First, it appears that, through some oversight, the city, in seeking to comply with RCW 8.12.060, served its petition for condemnation with the wrong authorizing ordinance attached. At the commencement of the hearing, the city moved to amend its petition to include the proper ordinance. Respondents did not allege surprise, assert prejudice, or seek a continuance. In fact, when queried by the trial court, it appeared that respondents, through counsel, were aware of the defect even prior to the time the petition was served. The trial court accordingly permitted the amendment, and the proper ordinance was subsequently introduced into evidence. Respondents reserved their objection, and now contend the defect was jurisdictional and fatal to the proceeding.
"Such petition shall contain a copy of said ordinance, certified by the clerk under the corporate seal, a reasonably accurate description of the lots, parcels of land and property which will be taken or damaged, and the names of the owners and occupants thereof and of persons having any interest therein, so far as known, to the officer filing the petition or appearing from the records in the obfice of the county auditor." RCW 8.12.060.
 Compliance with the provisions of RCW 8.12.060, requiring a certified copy of the authorizing ordinance be attached to the petition, is a statutory requisite to proceeding with the condemnation hearing. The basic purpose of the requirement is to acquaint the condemnee and the court with the nature and extent of the authority under which the municipal condemnor is proceeding. This requirement, however, is not jurisdictional in the sense that an infirmity therein cannot be corrected by timely and appropriate amendment. State ex rel. Oregon-Washington Water Ser. Co. v. Hoquiam, 155 Wn. 678, 286 P. 286, 287 P. 670 (1930); State ex rel. Willapa Elec. Co. v. Superior Court, 196 Wn. 523, 83 P.2d 742 (1938); Cf. In re Seattle, 56 Wn.2d 541, 353 P.2d 955 (1960).
The trial court did not err in permitting the amendment.
Secondly, respondents assert that the authorizing ordinance did not properly pledge the general credit of the city to compensate owners for the proposed acquisition, in derogation of the requirements of RCW 8.12.040. In this regard, it will be observed that the ordinance in question reads:
"When the corporate authorities of any such city shall desire to condemn land or other property, or damage the same, for any purpose authorized by this chapter, such city shall provide therefor by ordinance, and unless such ordinance shall provide that such improvement shall be paid for wholly or in part by special assessment upon property benefited, compensation therefor shall be made from any general funds of such city applicable thereto. . . ." RCW 8.12.040.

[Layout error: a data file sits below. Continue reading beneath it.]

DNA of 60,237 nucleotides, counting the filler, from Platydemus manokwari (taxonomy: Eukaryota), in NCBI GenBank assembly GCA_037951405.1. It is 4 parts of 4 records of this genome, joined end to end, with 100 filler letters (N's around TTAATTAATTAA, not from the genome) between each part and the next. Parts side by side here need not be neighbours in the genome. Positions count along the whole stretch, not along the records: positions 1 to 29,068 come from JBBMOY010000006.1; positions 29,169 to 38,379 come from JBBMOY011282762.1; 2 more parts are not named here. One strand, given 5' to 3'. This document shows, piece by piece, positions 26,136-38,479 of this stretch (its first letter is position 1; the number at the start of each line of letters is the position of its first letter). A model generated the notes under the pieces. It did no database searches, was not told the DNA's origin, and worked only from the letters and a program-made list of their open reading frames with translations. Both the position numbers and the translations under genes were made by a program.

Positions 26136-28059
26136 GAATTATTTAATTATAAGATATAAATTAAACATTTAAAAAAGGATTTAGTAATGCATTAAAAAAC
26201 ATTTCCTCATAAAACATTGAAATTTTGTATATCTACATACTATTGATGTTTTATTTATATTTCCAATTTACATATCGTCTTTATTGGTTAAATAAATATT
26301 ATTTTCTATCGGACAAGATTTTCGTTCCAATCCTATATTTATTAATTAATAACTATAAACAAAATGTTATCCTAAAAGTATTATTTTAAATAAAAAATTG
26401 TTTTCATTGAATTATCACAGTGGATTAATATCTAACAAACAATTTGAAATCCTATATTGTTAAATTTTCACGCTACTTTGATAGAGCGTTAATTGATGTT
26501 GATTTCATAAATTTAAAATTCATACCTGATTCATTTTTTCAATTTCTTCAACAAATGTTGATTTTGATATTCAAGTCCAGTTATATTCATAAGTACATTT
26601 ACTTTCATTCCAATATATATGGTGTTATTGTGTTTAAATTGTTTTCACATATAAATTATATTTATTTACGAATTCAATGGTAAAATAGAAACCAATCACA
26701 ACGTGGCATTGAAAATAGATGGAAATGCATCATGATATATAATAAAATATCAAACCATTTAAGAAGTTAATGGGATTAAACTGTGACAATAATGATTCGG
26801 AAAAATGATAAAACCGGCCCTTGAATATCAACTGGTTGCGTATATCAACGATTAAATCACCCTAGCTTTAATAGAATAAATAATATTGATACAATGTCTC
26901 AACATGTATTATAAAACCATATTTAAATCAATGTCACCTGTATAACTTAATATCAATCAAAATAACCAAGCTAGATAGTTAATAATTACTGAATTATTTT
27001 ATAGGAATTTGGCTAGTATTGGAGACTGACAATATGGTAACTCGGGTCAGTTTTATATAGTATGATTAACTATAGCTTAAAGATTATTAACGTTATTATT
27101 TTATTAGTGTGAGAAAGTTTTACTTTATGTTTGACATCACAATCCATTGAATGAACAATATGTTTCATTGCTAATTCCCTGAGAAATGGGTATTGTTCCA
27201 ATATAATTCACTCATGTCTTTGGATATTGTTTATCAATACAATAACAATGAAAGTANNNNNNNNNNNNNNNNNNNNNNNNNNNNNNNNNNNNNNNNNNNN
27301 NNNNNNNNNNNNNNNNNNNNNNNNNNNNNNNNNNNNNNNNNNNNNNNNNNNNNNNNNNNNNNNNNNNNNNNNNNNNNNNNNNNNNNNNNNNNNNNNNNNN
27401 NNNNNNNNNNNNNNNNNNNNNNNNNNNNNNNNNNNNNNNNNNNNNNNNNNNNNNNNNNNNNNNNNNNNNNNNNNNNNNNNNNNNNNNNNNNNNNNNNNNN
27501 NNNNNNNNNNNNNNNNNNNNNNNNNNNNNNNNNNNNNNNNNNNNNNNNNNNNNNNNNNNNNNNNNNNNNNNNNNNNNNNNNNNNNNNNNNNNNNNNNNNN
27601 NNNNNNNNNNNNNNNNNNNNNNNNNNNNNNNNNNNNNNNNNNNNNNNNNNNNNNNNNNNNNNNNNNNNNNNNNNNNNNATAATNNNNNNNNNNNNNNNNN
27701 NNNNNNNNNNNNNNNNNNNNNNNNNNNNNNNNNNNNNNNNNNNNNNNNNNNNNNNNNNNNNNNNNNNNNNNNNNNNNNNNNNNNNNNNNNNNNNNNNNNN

"Section 3. That the costs of said acquisition are estimated to be $400,000.00, and payment for the property herein ordered to be taken or damaged shall be made from the allocated current funds of the Water Division, Department of Public Utilities, or any other funds available for such purposes." (Italics ours.)
Although this provision is not worded in the precise language of the statute, we deem it a sufficient compliance with the requirements of the statute. Cf. State ex rel. Dungan v. Superior Court, supra. Under the accounting procedures required by the city charter of the city of Tacoma, there was a sufficient pledge of credit which would entitle the city to commence this action.
Finally, respondents urge that the "buffer-zone" method of protecting the water supply from pollution does not constitute an improvement or betterment of the water system within the contemplation of RCW 8.12.040 or the provisions of the charter of the city of Tacoma.
 RCW 8.12.030 and 35.92.010 authorize municipalities to condemn property for the purpose of protecting their supply of domestic water. The fact that RCW 8.12.040 and, in this instance, pertinent city charter provisions speak in terms of "improvements," "additions," or "betterments" to the water system does not limit a city's power to any one method of pollution protection, or require that the city place a physical structure upon lands acquired for such purpose. If the method adopted and the lands sought are properly found to be reasonable and necessary to effectively accomplish pollution control over a given water system, it would be incongrous to hold such did not constitute an improvement, addition or betterment to such system.
The judgment of dismissal is reversed, and the cause is remanded for entry of an order of public use and necessity.
March 25, 1965. Petition for rehearing denied.